As world leaders and NGOs gather this week in Copenhagen for what many of us hope (with increasingly cautious optimism) to be a turning point in climate negotiations, an excellent recapitulation of some key milestones was published in the New York Times today. I retraces the physical origins of greenhouse effect theories and experimental demonstrations, and the long and inexorable rise of global warming to the top of the international political agenda.
The recent Climate Gate is featured there, and put properly into context. One can’t help but marvel at the exquisite timing of this questionably legitimate release of private information – and of the underlying motivations behind it – but in truth i doubt this will affect the negotiations much. Few people were optimistic about their outcome before the ‘scandal’, and for reasons having very little to do with the denial of the unequivocal nature of global warming, which is, as you well know, due to human activities with very high probability (>90%).
My own personal opinion is that April showers bring May flowers, and that once the dust settles, the Climate Gate uproar may have the positive outcome of forcing more transparency in our community, which will be excellent for both scientists and the public. In the age of the Web 2.0, open source code sharing, crowd computing, and decentralized information traveling at the speed of light, hoarding data like it’s the Dark Ages simply doesn’t make any sense. I think the hackneyed argument that releasing the raw data would lead to more bogus studies from ‘independent scientists” (i.e. fossil fuel-funded think tanks), is moot: the bogus machine is already alive and well (cf Soon and Baliunas, Allègre, Courtillot and the French refusards, Vice-Count Monckton, the Cato Institute, etc), and the obfuscation of data and code only gives fodder to the blood-thirsty crowd of armchair skeptics, who are always looking at our slightest mistakes to run to the nearest hill and shout that “Global Warming is a hoax”, or some other Inhofery of that ilk. The answer to this is not more secrecy, but better work ethics and complete transparency.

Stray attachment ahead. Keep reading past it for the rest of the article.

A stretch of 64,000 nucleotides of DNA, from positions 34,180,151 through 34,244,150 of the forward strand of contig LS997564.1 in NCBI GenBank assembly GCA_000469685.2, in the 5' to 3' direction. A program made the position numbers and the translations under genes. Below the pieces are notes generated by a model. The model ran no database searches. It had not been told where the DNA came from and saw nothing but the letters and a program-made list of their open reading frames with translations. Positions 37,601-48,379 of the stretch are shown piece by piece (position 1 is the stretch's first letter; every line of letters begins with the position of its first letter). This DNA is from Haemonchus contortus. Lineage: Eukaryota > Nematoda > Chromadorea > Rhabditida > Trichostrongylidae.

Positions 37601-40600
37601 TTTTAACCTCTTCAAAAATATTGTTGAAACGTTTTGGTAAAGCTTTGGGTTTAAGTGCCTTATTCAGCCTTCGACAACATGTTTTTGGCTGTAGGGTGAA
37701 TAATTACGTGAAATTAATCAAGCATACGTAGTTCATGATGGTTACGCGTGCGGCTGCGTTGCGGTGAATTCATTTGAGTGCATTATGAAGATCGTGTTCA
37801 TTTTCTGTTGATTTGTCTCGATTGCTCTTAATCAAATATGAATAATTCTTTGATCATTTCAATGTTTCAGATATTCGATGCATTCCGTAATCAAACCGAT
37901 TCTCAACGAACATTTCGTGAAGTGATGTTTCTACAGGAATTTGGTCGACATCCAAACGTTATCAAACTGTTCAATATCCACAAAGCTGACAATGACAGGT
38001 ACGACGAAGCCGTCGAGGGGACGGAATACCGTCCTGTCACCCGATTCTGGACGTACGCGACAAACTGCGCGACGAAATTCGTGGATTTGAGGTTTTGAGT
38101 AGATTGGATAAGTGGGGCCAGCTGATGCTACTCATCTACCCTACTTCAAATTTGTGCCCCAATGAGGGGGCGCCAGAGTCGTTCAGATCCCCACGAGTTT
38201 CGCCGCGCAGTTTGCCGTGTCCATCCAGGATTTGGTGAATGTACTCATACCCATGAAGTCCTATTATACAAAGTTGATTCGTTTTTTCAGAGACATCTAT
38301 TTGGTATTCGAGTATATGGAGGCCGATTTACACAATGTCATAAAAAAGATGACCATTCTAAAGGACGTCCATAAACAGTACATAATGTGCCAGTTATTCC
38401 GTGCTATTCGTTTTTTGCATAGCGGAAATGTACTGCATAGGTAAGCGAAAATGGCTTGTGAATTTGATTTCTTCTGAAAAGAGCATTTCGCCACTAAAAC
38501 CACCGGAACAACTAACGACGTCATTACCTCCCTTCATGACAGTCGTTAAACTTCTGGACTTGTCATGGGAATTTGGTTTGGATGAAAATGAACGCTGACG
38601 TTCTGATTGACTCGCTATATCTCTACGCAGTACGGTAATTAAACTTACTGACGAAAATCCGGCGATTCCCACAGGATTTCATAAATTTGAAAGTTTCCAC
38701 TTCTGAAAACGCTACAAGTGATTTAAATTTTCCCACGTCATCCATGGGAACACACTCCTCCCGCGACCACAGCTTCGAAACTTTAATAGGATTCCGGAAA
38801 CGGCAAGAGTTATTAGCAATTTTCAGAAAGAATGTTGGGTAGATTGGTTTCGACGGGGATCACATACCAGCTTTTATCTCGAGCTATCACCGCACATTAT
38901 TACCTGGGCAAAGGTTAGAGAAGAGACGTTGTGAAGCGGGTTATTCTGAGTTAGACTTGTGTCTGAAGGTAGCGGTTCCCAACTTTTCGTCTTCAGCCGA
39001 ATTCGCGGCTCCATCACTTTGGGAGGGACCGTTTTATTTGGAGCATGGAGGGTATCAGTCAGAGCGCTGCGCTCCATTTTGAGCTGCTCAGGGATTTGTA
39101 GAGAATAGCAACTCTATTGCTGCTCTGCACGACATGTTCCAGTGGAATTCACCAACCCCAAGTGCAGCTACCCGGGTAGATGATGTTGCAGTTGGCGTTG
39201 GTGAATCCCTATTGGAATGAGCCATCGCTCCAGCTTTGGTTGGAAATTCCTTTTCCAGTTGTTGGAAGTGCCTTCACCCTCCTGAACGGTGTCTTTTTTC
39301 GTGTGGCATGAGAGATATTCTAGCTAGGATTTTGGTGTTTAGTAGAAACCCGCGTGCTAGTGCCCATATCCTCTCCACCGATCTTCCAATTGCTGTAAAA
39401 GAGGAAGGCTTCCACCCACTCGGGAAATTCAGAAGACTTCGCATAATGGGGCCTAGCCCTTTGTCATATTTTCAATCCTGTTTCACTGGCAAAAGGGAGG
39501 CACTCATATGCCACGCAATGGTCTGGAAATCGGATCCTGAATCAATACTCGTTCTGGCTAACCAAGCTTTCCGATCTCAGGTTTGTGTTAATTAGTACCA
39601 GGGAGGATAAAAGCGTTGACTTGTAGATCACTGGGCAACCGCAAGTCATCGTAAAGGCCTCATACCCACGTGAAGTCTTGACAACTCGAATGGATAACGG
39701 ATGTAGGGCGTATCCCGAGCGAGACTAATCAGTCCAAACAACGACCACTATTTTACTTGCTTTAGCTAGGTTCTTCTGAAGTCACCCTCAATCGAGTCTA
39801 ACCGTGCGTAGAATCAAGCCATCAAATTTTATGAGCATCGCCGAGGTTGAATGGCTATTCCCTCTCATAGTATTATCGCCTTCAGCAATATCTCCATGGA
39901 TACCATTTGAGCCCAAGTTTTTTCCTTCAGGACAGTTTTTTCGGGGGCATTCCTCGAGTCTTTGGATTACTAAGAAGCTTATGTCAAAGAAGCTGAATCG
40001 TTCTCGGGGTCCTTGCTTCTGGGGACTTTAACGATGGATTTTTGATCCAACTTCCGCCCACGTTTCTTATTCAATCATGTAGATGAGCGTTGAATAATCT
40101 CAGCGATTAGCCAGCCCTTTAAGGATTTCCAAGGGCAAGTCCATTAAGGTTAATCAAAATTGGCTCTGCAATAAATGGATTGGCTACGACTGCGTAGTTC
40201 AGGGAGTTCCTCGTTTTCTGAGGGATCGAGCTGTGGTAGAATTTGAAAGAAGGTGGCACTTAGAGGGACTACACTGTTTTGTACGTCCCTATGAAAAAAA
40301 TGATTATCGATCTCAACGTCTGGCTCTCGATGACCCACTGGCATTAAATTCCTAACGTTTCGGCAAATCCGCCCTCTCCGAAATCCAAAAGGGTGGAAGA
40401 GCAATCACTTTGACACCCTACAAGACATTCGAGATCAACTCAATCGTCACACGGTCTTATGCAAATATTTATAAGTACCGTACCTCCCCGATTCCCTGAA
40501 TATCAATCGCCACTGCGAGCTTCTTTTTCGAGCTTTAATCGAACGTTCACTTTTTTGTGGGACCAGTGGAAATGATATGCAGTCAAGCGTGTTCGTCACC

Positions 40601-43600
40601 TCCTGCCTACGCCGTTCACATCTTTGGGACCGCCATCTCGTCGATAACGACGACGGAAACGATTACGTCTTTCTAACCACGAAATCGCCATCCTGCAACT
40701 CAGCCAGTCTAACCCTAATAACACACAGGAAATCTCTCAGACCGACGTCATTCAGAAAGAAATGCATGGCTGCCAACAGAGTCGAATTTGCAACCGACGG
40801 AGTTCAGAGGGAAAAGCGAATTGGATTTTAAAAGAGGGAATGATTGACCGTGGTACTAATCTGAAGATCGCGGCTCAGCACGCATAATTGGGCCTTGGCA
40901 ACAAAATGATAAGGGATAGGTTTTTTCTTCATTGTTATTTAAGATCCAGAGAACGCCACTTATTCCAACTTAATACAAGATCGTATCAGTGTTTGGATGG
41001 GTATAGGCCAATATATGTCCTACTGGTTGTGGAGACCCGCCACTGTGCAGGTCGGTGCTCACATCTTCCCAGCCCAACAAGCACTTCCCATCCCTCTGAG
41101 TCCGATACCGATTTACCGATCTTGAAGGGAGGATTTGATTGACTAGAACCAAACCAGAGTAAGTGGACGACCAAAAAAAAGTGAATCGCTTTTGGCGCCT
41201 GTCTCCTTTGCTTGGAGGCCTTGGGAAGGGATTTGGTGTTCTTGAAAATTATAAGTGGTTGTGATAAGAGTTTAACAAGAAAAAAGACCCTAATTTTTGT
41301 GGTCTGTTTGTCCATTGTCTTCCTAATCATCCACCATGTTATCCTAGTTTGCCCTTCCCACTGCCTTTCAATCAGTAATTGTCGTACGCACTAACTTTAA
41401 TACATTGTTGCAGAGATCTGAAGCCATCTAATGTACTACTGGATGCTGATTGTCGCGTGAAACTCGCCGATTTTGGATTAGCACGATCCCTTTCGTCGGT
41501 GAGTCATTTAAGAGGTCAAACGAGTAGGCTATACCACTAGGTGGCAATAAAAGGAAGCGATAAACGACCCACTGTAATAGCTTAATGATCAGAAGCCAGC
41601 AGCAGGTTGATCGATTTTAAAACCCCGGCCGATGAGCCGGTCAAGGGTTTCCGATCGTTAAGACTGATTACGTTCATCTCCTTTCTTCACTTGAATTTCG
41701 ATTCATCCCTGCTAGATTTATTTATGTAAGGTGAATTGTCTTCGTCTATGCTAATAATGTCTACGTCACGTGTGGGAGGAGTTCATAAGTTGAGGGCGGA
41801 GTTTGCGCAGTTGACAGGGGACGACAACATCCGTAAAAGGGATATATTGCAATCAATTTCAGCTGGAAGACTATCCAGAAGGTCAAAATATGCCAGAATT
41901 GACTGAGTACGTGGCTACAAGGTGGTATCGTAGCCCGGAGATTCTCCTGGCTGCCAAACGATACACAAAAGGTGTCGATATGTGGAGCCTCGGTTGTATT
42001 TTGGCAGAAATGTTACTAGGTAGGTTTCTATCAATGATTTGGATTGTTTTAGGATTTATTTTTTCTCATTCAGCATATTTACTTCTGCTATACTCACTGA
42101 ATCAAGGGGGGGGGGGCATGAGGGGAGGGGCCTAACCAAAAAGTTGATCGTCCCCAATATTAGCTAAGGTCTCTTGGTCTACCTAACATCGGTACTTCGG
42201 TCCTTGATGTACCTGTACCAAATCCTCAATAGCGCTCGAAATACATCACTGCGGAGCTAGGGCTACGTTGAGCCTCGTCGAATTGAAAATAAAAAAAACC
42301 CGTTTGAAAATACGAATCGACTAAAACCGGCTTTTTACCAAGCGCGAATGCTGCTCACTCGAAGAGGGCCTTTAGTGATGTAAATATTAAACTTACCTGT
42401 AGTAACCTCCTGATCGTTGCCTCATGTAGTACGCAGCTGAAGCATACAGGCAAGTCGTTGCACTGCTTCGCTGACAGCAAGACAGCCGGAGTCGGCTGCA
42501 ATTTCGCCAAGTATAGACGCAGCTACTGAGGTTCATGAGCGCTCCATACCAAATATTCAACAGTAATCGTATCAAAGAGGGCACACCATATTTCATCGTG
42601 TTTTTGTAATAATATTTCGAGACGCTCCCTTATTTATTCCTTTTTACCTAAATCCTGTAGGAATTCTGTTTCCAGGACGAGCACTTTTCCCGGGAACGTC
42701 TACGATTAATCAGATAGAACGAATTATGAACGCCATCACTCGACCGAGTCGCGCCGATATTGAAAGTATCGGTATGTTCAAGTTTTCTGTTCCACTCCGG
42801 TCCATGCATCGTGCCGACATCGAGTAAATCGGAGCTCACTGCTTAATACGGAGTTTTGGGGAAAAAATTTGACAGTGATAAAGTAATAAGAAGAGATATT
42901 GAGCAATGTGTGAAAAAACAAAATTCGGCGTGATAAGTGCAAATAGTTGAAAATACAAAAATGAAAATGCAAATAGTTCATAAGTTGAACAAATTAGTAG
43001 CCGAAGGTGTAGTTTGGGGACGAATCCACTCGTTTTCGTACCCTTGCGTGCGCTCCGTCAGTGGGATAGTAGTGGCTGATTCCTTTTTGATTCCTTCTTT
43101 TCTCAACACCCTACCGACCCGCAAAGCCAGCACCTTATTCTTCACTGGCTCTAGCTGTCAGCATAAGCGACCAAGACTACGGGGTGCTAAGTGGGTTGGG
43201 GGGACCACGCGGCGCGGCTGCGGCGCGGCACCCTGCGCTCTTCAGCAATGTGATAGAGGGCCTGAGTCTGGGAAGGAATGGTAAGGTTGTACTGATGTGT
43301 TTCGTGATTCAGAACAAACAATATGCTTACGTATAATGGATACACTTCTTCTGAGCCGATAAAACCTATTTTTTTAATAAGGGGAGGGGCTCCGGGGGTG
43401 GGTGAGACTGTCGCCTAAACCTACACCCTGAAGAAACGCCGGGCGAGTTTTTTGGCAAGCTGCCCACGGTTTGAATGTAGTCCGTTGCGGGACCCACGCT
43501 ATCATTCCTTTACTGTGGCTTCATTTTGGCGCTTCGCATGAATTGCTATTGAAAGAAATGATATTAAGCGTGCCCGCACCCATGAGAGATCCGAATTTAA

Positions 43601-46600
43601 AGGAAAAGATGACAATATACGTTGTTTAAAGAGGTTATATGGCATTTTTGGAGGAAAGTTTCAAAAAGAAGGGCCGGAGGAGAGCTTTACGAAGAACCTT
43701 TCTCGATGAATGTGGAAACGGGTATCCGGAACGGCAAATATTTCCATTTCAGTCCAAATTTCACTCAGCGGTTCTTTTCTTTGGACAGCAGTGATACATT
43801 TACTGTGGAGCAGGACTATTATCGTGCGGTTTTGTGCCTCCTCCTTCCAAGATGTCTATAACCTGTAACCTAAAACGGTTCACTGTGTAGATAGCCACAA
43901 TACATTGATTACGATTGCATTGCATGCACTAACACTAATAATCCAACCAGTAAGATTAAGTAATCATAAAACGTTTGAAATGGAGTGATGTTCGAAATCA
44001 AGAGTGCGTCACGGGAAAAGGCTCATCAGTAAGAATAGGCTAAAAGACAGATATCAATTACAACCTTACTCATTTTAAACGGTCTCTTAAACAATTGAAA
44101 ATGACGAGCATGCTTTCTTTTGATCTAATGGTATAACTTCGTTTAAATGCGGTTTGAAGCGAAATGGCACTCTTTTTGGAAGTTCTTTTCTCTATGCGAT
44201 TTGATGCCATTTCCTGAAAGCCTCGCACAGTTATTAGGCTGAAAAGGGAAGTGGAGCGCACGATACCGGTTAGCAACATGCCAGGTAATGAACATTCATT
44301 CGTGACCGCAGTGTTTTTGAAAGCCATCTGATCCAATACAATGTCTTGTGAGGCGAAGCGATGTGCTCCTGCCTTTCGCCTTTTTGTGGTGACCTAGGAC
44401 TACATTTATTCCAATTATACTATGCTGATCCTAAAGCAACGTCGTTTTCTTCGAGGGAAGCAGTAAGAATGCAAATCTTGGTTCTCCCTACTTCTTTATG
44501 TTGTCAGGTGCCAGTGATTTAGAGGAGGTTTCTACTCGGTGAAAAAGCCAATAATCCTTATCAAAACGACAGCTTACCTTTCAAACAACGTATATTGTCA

An excellent discussion of the issues raised by the hack can be found here.
In the meanwhile I’ll be watching closely what happens in Copenhagen, and i’ve been staying very calm while talking to climate skeptics.
Speaking of putting things in context, I’m quite fond of this video, even if i think the Beavis &Butthead running theme is needlessly inflamatory.
But it’s a pretty different impression that one gets from watching Fox News, innit ?